The German and Greek governments signed a deal Wednesday for Greece to process 1,500 of its counterpart’s asylum applications, according to the Greek minister of migration.
Minister Dimitris Vitsas said during an Athens press conference that Germany sent Greece 1,500 requests for processing asylum applications in the first half 2018, adding that “they will be accepted.”
The minister’s announcement came following a recent European Union migration summit focusing on controlling arrivals to Germany and Austria, ultimately leading Berlin and Athens to reach their aforementioned agreement on asylum requests.
In general, some asylum seekers will likely be returned to the EU country where they initially arrived — often a Mediterranean nation such as Greece or Spain.
Vitsas said the new deal aims to “find a uniquely European solution to regulate the migrant influx and limit unilateral actions.”
He also said the deal includes Berlin taking in 2,900 migrants from Greece separated from their families and reuniting them with relatives in Germany.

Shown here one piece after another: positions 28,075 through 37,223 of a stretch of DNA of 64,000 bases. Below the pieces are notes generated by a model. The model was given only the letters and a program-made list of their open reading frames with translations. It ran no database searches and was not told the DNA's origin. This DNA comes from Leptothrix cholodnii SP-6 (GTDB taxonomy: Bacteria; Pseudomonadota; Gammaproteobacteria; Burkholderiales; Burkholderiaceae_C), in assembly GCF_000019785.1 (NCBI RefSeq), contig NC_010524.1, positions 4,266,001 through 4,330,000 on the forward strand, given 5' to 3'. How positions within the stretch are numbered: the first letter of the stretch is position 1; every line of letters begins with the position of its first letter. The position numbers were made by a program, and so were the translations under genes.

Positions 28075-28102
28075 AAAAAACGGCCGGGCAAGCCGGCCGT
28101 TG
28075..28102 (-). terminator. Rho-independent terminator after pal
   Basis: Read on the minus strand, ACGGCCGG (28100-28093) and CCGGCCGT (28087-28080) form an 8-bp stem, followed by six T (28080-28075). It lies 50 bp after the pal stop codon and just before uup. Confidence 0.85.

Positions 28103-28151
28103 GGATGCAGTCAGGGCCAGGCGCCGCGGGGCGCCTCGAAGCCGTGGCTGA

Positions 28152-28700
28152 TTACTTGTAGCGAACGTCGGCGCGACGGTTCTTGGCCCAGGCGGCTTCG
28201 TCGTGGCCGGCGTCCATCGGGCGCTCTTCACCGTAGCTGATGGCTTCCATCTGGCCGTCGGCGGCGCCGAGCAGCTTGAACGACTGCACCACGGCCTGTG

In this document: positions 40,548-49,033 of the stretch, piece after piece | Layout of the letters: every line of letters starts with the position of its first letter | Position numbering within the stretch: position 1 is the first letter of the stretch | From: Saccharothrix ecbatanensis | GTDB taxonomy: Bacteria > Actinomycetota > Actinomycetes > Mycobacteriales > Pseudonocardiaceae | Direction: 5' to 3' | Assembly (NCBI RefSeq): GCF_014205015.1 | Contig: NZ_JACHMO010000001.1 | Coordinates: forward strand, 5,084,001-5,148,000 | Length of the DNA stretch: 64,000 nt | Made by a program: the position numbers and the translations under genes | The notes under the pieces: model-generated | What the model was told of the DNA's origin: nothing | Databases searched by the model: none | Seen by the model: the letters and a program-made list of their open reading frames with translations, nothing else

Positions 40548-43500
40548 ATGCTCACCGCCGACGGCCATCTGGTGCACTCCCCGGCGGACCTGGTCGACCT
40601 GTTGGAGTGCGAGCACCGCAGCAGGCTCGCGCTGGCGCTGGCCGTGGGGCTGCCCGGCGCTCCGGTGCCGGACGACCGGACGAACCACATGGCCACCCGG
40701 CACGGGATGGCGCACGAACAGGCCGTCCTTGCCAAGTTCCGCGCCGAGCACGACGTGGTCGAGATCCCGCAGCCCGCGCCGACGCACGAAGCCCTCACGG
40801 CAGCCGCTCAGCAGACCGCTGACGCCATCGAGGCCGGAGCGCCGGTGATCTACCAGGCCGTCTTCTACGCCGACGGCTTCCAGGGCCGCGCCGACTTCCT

Arrivals to Greece from Turkey have dropped by 96 percent since the migration crisis peaked in summer 2015, but the country is still struggling to account for approximately 60,000 refugees already on its land.
Vitsas said Greece faces problems with housing and integration for migrants, particularly just a boat ride across from Turkey in the Dodecanese islands, where refugee camps are routinely overcrowded and lack sufficient resources to tend to inhabitants.
According to estimates from the UN Refugee Agency, more than 50,000 migrants and asylum seekers have reached Europe by boat in 2018, with 1,400 of them dying in the process.
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